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Marsha Blackburn Honors Veterans Day

 

U.S. SenateWashington, D.C. – Ahead of Veterans Day, Senator Marsha Blackburn (R-Tenn.) made the following remarks in honor of those who have served in the United States Military. Senator Blackburn also highlighted the need to improve veterans’ care and increase veteran suicide prevention efforts.

Remarks As Prepared: This weekend, America will pause and give thanks for our veterans.

These brave men and women woke up every day in the most dangerous places on Earth, to do a job that would bring even the strongest of us to our knees.

And when their part was done, they came home—and began fighting a different battle.

The challenges veterans face are well-documented. We hear about long wait times at VA clinics, long recoveries from battle wounds, and severe emotional and mental health struggles that, if left untreated, can end in tragedy.

There are systems in place to help our returning heroes—we just need to use them correctly.

Earlier this year, the VA OIG released a report showing that the agency’s system for keeping track of controlled prescriptions had almost entirely broken down.

State-operated prescription drug monitoring programs, or PDMPs, contain valuable information about what drugs veterans are being prescribed outside of the VA health system.

VA clinicians are supposed to check this database before prescribing opiate-based and other controlled medications, to make sure their patients aren’t receiving too many pills from multiple sources.

The OIG report showed that 73% of VA patients who were prescribed opioids walked out of the pharmacy, medication in hand, without a VA clinician ever having performed the minimum required checks.

This failure to follow through put 19% of those patients at risk for problems with their care coordination.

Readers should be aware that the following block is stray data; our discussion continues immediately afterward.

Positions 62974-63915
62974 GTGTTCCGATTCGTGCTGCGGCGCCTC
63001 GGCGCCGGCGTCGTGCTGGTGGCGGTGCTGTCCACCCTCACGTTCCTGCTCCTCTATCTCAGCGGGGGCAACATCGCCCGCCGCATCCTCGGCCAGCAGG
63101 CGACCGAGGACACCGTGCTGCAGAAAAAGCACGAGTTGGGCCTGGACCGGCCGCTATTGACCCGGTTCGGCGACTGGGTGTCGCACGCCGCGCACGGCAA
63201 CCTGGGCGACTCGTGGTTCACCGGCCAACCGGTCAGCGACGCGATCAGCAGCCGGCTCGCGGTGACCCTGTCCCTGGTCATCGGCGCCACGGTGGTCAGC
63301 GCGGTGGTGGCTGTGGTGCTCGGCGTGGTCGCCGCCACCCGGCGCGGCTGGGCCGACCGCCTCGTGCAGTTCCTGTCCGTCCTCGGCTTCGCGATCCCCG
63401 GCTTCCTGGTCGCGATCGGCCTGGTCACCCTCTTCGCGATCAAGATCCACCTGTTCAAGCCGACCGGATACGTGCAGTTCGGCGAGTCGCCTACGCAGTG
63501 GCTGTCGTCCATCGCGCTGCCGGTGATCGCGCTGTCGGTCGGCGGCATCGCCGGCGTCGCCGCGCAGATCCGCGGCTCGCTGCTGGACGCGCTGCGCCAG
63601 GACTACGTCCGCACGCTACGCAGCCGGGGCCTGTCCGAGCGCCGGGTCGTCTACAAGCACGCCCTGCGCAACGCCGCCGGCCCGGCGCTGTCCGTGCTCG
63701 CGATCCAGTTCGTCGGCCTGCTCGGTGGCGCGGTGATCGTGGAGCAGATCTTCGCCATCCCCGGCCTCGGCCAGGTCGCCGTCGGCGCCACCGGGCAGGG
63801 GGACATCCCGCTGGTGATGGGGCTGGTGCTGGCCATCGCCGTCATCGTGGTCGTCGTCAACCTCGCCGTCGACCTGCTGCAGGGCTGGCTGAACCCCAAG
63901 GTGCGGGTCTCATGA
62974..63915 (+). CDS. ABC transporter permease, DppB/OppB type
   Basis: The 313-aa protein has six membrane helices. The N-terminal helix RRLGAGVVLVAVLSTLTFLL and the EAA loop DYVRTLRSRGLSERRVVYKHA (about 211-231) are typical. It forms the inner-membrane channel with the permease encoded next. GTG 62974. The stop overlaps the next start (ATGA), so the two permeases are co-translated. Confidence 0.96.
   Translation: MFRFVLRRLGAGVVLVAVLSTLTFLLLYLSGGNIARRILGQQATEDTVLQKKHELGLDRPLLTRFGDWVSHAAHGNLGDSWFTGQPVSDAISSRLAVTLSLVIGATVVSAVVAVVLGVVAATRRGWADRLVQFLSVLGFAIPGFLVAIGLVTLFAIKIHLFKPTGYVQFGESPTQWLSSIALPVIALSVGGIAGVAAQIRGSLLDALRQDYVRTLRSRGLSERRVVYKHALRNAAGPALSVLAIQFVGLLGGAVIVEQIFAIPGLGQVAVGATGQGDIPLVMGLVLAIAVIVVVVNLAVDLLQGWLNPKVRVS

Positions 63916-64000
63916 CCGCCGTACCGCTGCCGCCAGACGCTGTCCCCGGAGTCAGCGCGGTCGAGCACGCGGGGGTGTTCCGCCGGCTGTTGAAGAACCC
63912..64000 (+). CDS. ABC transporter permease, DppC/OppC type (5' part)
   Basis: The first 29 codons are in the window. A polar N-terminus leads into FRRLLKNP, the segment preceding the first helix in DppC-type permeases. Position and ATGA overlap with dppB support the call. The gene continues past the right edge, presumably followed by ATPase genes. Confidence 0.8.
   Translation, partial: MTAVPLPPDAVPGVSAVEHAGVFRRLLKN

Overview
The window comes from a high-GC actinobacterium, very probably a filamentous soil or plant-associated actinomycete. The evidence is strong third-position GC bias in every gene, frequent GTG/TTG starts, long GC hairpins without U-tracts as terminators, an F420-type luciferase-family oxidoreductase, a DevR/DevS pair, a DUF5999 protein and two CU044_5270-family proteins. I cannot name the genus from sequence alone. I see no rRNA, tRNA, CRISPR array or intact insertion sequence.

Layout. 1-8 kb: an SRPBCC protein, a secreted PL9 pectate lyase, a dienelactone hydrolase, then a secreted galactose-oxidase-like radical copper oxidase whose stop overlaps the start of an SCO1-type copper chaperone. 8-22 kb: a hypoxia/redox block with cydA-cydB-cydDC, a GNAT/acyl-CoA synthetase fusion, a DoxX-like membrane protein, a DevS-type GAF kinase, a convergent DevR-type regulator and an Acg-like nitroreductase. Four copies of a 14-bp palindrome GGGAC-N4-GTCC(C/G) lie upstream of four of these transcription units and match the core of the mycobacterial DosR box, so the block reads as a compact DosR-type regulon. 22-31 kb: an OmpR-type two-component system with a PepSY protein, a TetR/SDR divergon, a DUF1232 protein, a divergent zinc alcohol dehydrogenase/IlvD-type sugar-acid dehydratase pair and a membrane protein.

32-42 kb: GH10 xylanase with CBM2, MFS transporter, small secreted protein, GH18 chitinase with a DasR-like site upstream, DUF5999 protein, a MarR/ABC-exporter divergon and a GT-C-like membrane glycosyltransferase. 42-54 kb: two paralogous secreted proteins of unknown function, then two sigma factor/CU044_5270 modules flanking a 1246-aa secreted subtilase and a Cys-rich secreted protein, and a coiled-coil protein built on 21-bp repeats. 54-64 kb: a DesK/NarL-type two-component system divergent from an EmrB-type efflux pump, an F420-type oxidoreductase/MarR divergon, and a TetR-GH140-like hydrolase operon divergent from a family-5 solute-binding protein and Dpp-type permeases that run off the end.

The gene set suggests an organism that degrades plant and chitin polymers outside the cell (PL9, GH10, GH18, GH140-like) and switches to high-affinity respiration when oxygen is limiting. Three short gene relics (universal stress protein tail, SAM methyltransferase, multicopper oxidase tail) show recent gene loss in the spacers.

And almost half of those VA patients were under long term care for chronic pain, and were at a higher risk for opioid use disorder and overdose.

How could this happen?

It happened because the VA didn’t make the rules clear enough. Officials highly recommended that clinicians submit a PDMP query, but they didn’t explicitly state that it was required under existing VHA directives; and, there were no national oversight controls to act as a backstop.

Along with their report, the OIG handed the VA a laundry list of recommendations, including directives to develop national oversight programs, better train their clinicians, and embed accountability checks into the technology used to track patient care.

VA officials have submitted now-approved corrective action plans—and it’s our job to make sure they follow through.

The same lack of organization that turned VA clinics into unwitting pill pushers has made it almost impossible for veterans to seek help during times of mental and emotional distress.

In September, the VA published a report that confirmed our worst fears: as of 2017, there has been no significant change in veteran suicide rates.

In 2017, the suicide rate for veterans in Tennessee hit 32.6%–which is significantly higher than the overall national suicide rate.

It will take more than one day of recognition to fix that.

I am an original cosponsor of the IMPROVE Well-Being for Veterans Act, which will help vets connect to the over 50,000 existing suicide prevention programs that are ready and waiting to help.

The bill will also give regulators a tool to measure how effective those programs are.

It’s a good start—but it’s not enough.

Earlier this year, President Trump launched the PREVENTS Initiative.

PREVENTS established a cabinet-level task force responsible for finding the root causes of disconnect between veterans, and helpful services from the VA and private organizations.

Their job is to develop a strategy for federal, state, and community leaders to engage with veterans, improve research and access to resources, and work from the ground up to prevent suicide.

Here’s the caveat: this will only work if we remain in constant contact with veterans back home, and use those interactions to find the cracks these people keep falling through.

You know, Madam President, for years we’ve listened to frustrated complaints from agency officials insisting that untangling the VA’s procedural knots is an exercise in futility.

But it’s time for all of us—not just lawmakers and rulemakers—to finally accept that “honoring their service” means helping our heroes heal, and not leaving them at the mercy of a broken and bloated bureaucracy.

I yield the floor.


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